It’s not a Great Film, but an agreeable enough one that features Cage’s tightly wound secret service agent Doug Chesnic repeatedly squaring off against Shirley MacLaine’s irritable and irrepressible former First Lady Tess Carlisle. MacLaine and Cage have an easy sort of chemistry that makes their repeated clashes a good bit of fun, and while the story doesn’t really go anywhere of note, the movie mostly skates by on the abundant charm of its lead players. It is, in fact, precisely the sort of movie you’d watch with your parents and have a pleasant time with, though I’ll stop short of promising any emotional breakthroughs following your viewing.
<b>38. Dying of the Light (2014) / Dark (2017)</b><br><br>
This is a weird one that I’m including as much for the story behind the film(s) as I am Cage’s work. Cage is pretty damn captivating in Dying of the Light, a story about a CIA operative who is slowly degenerating from a form of dementia, and obsessed with finding the terrorist leader who once badly injured him and ended his work in the field. The movie itself? Kind of a drag. It takes an interesting concept and mostly tells a by-the-numbers revenge tale that wouldn’t be notable at all save for the bit of extra oomph Cage gives the character.<br><br>

As it turns out, there were once grander plans for Dying of the Light that were halted due to a conflict between director Paul Schrader and the producers. To hear Schrader tell it, he was effectively locked out of the editing room, and the producers excised much of the flavor and specialized color grading he intended to apply in post-production. Schrader disowned the final cut of the film, and both Cage and co-star Anton Yelchin posted photos of themselves in T-shirts featuring the text of the non-disparagement clause in their contracts. Crazy stuff! But it doesn’t end there. Three years later, Schrader released Dark, an alternate cut of Dying of the Light using the workprint materials he still had. It’s a shorter version and you can definitely see where he had to DIY some of his ideas into what he had, but it’s a fascinating thing. He even threw the movie up on The Pirate Bay for everyone to see, which I don’t think I’ve ever heard of a director doing before. Is Dark a great film? Maybe not quite, but it’s an unusual little artifact that’s certainly a fascinating watch compared to the original version.

<b>37. Never on Tuesday (1989)</b><br><br>
I hope I am not stretching credibility here by including a movie Nicolas Cage appears in for roughly 30 seconds, but I was gonna have to jam one of the actor’s many cameo appearances in here somewhere, and I’m not sure there’s another on his resume that delivers more bang in such a short amount of screen time. In Never on Tuesday, a direct-to-VHS sex comedy about a pair of idiots who get into a car accident with a sexy lesbian in the middle of the desert, Cage pulls up long enough to make an indelible impression and turn an otherwise extremely forgettable movie into an important piece of Cage-ian lore. <br><br>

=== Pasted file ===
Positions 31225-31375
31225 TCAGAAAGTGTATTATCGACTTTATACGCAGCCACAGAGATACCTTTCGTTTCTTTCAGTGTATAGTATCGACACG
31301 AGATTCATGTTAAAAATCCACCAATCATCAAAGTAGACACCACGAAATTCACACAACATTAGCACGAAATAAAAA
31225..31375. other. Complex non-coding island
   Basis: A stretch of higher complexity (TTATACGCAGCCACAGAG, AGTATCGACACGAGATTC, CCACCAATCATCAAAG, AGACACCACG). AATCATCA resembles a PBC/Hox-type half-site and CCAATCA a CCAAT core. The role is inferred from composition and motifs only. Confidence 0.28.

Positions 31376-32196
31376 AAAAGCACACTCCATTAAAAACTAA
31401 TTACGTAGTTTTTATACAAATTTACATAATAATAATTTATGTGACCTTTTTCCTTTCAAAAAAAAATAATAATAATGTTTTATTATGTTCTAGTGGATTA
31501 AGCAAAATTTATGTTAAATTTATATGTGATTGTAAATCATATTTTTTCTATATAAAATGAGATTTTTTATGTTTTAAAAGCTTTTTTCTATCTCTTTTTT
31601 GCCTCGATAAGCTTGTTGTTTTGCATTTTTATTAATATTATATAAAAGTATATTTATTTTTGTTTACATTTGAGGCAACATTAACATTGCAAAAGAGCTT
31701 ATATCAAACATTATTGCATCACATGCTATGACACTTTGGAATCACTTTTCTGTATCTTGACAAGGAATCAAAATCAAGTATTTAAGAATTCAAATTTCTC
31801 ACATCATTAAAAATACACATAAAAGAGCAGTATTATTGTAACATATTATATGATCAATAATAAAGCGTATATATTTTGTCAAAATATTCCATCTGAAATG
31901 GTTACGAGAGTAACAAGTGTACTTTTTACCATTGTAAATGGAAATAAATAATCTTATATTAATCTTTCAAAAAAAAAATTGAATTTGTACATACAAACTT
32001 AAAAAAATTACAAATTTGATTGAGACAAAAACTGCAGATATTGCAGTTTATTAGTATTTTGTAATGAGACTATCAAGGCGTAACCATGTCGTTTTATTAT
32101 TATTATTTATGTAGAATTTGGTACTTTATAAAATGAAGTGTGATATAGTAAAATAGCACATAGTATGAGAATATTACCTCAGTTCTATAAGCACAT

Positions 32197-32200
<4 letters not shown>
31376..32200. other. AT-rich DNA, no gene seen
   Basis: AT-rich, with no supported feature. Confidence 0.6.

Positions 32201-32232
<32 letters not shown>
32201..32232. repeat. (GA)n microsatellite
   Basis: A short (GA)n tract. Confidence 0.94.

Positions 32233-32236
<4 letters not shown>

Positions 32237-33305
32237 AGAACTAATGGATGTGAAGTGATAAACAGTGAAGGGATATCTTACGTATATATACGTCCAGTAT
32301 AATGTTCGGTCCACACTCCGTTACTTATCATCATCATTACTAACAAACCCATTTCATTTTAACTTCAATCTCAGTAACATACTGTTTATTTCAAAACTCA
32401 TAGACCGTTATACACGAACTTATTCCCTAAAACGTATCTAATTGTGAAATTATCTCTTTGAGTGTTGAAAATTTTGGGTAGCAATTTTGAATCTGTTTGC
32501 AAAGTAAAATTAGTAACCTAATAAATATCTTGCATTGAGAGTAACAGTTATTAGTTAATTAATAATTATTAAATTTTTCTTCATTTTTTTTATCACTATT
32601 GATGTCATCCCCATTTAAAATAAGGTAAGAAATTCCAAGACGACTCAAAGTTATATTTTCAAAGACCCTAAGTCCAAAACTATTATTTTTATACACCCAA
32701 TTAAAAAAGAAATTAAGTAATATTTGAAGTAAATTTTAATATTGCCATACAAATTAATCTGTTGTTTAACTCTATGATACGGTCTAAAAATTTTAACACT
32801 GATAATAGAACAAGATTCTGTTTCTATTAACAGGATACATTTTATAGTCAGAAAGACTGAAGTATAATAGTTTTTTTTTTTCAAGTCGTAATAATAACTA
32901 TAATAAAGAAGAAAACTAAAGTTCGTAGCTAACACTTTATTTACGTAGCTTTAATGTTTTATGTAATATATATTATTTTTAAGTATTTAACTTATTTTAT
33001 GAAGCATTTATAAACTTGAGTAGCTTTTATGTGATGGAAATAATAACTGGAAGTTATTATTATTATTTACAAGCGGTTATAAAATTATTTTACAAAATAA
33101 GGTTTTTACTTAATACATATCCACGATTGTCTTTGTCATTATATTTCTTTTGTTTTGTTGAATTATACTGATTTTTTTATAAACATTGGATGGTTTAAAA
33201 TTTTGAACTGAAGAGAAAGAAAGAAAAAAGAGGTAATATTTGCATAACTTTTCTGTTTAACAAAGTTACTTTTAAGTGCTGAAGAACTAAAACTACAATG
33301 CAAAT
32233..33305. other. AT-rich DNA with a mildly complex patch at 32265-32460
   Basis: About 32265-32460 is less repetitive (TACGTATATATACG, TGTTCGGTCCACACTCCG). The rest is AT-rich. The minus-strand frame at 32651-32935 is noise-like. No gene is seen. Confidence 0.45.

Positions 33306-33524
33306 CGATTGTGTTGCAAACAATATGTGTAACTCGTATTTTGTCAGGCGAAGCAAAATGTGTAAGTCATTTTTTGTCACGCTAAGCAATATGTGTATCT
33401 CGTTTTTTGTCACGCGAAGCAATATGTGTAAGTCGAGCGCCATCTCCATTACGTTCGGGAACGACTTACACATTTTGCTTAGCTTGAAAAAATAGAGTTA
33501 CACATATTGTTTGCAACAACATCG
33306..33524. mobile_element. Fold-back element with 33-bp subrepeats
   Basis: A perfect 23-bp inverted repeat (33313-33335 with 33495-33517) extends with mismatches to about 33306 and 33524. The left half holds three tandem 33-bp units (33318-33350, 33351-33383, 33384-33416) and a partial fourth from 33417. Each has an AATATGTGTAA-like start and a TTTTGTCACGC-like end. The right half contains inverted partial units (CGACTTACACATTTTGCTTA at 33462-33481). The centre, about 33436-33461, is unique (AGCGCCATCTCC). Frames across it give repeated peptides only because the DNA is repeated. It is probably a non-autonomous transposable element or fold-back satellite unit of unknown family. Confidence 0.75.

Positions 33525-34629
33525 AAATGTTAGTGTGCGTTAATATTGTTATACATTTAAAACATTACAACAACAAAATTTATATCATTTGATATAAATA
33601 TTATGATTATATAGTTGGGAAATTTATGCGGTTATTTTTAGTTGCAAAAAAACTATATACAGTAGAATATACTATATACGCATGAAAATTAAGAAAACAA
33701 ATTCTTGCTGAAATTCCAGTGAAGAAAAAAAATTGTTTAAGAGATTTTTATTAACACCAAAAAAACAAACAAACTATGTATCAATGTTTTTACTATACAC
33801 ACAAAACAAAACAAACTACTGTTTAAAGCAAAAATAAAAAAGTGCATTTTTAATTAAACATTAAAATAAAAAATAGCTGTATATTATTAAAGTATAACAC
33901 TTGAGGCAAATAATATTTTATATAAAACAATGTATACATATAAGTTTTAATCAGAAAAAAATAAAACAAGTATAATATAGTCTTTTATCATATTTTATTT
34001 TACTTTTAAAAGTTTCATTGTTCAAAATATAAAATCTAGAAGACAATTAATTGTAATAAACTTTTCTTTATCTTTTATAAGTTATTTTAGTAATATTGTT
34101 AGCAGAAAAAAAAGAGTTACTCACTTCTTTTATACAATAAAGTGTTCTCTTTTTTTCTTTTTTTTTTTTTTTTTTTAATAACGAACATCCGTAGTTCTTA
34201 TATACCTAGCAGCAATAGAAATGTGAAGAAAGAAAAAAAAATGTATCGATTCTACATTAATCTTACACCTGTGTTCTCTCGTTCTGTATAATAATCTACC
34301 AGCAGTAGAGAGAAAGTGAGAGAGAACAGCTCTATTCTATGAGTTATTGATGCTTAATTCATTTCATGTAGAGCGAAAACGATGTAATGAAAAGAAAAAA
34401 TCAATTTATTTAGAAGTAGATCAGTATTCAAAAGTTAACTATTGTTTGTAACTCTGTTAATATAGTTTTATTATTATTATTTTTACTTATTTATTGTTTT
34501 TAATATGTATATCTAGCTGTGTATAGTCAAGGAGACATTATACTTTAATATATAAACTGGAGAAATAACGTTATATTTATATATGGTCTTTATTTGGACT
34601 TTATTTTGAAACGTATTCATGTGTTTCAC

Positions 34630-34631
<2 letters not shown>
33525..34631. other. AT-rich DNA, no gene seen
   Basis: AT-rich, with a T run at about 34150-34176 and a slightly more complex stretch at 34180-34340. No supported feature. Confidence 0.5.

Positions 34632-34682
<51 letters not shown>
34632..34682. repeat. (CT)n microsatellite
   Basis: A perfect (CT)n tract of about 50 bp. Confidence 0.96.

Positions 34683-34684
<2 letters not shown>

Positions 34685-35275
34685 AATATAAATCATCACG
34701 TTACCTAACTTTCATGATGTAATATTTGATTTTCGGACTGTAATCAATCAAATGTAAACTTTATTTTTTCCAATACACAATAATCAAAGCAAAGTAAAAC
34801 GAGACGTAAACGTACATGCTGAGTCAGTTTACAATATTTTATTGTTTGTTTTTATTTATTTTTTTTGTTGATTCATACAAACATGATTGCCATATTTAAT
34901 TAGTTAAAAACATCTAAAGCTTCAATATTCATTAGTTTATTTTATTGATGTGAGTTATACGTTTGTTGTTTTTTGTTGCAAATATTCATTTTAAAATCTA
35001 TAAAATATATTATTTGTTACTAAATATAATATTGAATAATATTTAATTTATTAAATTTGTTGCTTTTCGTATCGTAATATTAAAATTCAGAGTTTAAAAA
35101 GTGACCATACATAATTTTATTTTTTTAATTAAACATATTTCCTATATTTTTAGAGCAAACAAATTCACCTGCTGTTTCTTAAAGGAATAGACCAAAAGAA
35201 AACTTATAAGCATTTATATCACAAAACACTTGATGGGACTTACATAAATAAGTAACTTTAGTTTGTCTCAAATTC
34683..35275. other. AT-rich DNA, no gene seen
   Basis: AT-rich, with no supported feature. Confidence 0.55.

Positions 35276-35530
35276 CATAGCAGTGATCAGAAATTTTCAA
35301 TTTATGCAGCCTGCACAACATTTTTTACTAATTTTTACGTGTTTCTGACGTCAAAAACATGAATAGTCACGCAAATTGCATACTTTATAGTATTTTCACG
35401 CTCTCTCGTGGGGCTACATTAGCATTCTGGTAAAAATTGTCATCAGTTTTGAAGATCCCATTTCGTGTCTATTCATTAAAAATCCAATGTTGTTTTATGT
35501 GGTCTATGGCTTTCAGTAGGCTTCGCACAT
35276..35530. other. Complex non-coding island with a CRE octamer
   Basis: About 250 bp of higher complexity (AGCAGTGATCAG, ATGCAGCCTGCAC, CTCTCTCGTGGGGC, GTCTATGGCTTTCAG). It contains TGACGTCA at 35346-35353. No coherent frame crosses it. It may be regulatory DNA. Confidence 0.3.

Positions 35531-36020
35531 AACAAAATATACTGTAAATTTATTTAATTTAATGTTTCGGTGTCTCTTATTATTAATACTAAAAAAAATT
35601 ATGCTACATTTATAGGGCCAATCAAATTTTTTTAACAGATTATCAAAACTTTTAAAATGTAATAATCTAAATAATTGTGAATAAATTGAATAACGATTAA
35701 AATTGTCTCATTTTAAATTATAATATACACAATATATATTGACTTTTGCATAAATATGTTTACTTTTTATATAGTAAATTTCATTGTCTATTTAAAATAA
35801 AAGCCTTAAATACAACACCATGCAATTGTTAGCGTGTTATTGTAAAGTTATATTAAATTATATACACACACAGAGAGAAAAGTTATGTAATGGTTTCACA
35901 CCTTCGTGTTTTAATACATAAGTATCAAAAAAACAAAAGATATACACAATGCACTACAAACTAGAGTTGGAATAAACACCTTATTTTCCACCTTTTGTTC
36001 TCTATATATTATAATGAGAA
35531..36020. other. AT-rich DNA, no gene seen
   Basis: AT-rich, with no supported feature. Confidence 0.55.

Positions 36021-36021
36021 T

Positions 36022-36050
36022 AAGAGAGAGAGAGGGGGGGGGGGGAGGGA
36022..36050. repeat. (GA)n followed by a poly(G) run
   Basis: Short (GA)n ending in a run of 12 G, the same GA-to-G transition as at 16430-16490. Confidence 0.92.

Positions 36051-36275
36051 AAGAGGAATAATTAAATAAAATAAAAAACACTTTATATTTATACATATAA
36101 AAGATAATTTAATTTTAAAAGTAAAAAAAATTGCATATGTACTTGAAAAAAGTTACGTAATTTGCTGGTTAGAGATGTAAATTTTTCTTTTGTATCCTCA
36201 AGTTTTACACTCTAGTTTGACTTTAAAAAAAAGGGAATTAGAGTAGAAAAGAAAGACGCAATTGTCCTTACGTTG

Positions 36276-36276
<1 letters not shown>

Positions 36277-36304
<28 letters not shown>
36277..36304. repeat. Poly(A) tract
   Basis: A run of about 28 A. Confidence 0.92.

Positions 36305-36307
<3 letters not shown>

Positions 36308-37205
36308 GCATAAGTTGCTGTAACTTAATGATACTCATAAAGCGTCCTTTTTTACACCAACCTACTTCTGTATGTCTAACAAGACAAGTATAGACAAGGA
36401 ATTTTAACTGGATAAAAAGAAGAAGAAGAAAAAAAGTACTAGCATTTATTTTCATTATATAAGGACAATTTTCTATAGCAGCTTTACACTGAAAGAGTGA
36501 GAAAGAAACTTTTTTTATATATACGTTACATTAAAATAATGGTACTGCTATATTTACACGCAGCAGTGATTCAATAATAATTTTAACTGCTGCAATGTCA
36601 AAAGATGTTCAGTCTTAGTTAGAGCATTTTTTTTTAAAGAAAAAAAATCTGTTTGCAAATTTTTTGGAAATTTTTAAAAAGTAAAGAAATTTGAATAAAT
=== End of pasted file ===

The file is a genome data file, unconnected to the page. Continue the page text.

To be clear, Cage is not the only cameo here. Charlie Sheen, Emilio Estevez, Cary Elwes and Gilbert Gottfried all make single-scene appearances too, but Cage’s minute of lunacy is the standout. He pulls up in a Ferrari wearing a giant Pinocchio nose and doing his best Emo Phillips voice, asking the stranded motorists if they need a lift before letting out a pained cackle and screeching off-screen. That’s it! That’s the whole performance, or at least what we got in the final edit. To hear Cage tell it, he had a whole character worked out for this cameo, a tragic figure whose father bought him that Ferrari to make up for his horrible childhood being teased as “Pinocchio” for his physical deformity. Director Adam Rifkin says that somewhere, there’s footage of him riffing on this character in greater detail, and I was kind of hoping after I (accidentally) made this clip go viral that someone would have snagged the rights and put out a new release of the movie, perhaps with some of that lost footage. So far, all signs point to that never happening. Oh well.
<b>36. Peggy Sue Got Married (1986)</b><br><br>
One of the key things to understanding Nicolas Cage and the trajectory of his career is in understanding how he made use of the advantages he had early on. Cage is, after all, a Coppola, and his uncle Francis certainly wasn’t shy about giving his nephew opportunities, casting him as one of the supporting toughs in 1983’s Rumble Fish, as gangster Vincent Dwyer in the notorious flop The Cotton Club, and as Kathleen Turner’s high school sweetheart-turned-ex-husband in Peggy Sue Got Married. With the exception of Rumble Fish, which he mostly plays straight, Cage seems like he’s actively working to sabotage his role in the others, perhaps out of some desire to break free of the Coppola legacy.<br><br>

It’s especially glaring in Peggy Sue. Most of the movie is a by-the-books “what if?” time travel story, where Turner’s Peggy Sue passes out at her high school reunion and wakes up all the way back in 1960, where she’s still a teenager and suddenly able to reconfigure the aspects of her life she most deeply regrets. Cage plays Charlie, the man she eventually regrets marrying, and he digs into the role by affecting a nasally voice based on Pokey. Yes, of Gumby fame. Coppola hated the choice and Turner was baffled by it, but he somehow managed to convince his uncle not to fire him from the movie. There’s no good reason for this choice. It’s a distracting affect that doesn’t add anything to an otherwise thin character. He also takes opportunities to confusingly skulk around like Max Schreck in Nosferatu. It’s like he’s trying to do everything he can to never be cast in a Coppola movie again, and as it turns out, it worked.<br><br>

All of that said, if you want to understand the many wild and often successful choices Cage has made as an actor, it helps to experience the ones that don’t quite pan out. And if nothing else, Cage is far from boring in a movie that sometimes struggles to stay interesting. Peggy Sue Got Married probably needed something off-kilter to give it a boost, it just wasn’t exactly this.
Butcher’s Crossing ends up as a conventional, if rather gnarly, neo-Western about the horrors behind the myth of the American West. It may not break the mold, but hey, if you ever wanted to see Nicolas Cage give his best Brando while sporting a cowboy hat, there is still some enjoyment to be had here.
This story originally appeared on: IGN - Author:Rafael Motamayor